He says various community resource centers around town help keep kids off the street and involved in constructive activities. “We have a two pronged approach. We want to motivate kids from getting involved in the first place.”

There’s the carrot. And then there’s the stick.

“We want to use any resource available to us to identify and apprehend the suspects involved.”

One of those resources is the controversial gang injunction, which allows police to use tools against gang members that would not be legal otherwise.

“It’s an incredible tool we can use. In its infancy, 20 years ago or so, people were bringing up the fact that you could be arrested by just hanging out with your cousin. But we’re talking documented gang members who have been vetted by our gang unit. These gang injunctions define a specific geographic area. Gang injunctions are directed at specific criminal activity. Our job is to find who is the most likely to have done it and why. Gang crimes are by far the hardest to solve since its hard to get people to talk.”

Detective work is a science to Doyle and his crew.

“We follow trends. If there is a specific type of crime that is happening with greater regularity, we analyze it so that we can determine when and where this particular crime is likely to happen again. It’s all about analysis. You have to evolve as an agency. These days it’s not just about footwork. We’re in a technological age and you have to embrace that technology.”

Those of us who have lived in Oceanside for a while remember a period in the ‘70s and early ‘80s when the OPD seemed more like a group of renegade cowboys than a professional law enforcement organization. We had our favorite story about how “Officer X” would do something outrageous on duty, or how “Officer Y” would hurl an outlandish racial slur at a citizen.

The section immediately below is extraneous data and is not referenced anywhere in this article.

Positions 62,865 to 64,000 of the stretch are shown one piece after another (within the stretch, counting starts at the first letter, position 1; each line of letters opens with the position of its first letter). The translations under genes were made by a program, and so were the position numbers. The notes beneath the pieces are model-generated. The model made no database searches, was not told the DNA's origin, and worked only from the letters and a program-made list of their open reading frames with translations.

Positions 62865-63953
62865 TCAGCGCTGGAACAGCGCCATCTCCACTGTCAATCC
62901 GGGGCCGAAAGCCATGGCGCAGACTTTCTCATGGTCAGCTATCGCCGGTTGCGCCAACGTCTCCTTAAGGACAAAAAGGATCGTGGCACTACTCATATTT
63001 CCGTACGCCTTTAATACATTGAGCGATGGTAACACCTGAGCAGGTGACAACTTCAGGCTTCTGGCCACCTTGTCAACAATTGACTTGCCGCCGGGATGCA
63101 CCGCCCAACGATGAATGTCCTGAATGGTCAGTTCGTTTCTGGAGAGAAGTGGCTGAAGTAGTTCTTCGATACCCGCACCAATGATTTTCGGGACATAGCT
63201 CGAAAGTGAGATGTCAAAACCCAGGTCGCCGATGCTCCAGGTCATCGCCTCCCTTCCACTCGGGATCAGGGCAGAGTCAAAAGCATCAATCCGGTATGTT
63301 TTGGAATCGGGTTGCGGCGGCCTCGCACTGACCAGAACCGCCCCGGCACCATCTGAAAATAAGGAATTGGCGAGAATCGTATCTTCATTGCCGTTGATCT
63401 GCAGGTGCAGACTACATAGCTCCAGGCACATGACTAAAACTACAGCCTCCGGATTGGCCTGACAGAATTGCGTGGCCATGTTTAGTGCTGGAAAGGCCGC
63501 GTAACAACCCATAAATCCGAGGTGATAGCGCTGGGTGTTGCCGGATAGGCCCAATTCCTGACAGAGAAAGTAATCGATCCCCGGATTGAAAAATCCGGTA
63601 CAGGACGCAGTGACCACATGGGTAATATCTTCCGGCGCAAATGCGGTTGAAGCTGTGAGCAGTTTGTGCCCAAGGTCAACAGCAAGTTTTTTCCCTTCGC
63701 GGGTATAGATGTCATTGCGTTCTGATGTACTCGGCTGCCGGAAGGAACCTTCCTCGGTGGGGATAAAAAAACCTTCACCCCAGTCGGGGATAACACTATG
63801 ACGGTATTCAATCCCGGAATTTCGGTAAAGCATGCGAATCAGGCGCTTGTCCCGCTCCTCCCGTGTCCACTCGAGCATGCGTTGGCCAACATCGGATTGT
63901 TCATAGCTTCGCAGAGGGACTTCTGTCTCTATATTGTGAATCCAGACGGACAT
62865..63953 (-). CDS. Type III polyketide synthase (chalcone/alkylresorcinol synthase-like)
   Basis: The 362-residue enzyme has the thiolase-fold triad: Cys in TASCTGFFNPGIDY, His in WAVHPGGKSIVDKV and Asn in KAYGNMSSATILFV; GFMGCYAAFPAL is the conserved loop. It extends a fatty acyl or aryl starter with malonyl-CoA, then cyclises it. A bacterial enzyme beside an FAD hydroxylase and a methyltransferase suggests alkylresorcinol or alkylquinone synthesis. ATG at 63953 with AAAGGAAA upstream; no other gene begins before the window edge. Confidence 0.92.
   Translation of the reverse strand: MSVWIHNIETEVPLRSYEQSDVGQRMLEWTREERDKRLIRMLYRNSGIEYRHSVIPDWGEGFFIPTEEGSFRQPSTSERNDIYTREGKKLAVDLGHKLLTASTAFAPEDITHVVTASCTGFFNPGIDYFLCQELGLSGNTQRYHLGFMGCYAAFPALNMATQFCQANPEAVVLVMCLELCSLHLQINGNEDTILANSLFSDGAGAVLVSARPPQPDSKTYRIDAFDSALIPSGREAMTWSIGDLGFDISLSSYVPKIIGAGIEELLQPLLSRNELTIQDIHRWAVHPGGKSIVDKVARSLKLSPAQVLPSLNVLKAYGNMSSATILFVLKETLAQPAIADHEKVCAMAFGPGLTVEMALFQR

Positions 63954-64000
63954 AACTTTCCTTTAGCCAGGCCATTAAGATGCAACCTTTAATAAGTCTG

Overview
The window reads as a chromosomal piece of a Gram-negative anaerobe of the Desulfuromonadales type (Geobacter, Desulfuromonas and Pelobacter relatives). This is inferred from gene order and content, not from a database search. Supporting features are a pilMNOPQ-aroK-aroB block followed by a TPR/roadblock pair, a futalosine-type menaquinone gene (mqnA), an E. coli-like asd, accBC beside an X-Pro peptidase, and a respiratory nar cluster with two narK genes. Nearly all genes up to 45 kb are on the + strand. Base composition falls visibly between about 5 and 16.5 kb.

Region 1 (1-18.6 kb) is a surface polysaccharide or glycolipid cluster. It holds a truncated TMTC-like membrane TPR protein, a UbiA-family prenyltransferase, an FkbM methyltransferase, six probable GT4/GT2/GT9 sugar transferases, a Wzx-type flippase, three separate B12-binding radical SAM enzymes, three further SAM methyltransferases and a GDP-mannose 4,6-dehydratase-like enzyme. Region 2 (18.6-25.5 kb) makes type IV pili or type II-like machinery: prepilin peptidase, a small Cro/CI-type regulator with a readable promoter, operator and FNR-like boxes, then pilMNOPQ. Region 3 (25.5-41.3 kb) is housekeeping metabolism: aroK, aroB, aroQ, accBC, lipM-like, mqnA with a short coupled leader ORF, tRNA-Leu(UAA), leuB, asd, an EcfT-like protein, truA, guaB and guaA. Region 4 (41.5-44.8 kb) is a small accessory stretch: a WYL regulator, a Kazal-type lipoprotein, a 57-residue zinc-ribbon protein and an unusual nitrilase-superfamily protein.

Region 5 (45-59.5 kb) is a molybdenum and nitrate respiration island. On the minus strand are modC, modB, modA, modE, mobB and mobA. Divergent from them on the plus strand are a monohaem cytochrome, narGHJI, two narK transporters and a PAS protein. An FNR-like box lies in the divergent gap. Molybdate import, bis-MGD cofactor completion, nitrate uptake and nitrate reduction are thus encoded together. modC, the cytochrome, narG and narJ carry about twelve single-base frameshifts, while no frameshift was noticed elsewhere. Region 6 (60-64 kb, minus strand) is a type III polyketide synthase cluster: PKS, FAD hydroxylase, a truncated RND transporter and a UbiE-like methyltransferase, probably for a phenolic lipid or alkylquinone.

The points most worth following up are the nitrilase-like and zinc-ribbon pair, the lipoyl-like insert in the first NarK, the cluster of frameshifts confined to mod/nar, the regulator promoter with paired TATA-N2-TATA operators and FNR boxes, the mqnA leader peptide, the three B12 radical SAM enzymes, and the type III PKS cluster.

Those days seem as distant as the “Tan Your Hide in Oceanside” billboard.

I point out to Doyle that we hear about other agencies (like SDPD) which, because of their lower pay scale, often lose staff after a few years because their officers transfer to better paying agencies.

I also note that if the OPD had a staff turnover like that, it may be tough to maintain an effective, knowledgeable force.

“I will say that in 20 years this is the best I have ever seen this department,” says Doyle, a former Marine who was raised in Michigan. “I don’t think our agency has a lot of people moving on to other places, in my opinion.

“We take pride in the job we do every day. Anybody in this department isn’t so much looking for a pat on the back. It’s more like, when I go home I can say I stuck up for someone who couldn’t stick up for themselves. And we put a bad person in jail.”

To Lt. Aaron Doyle and his crew, we give thanks.

Oceanside born and raised, Ken Leighton is an Oceanside business owner. He may be reached at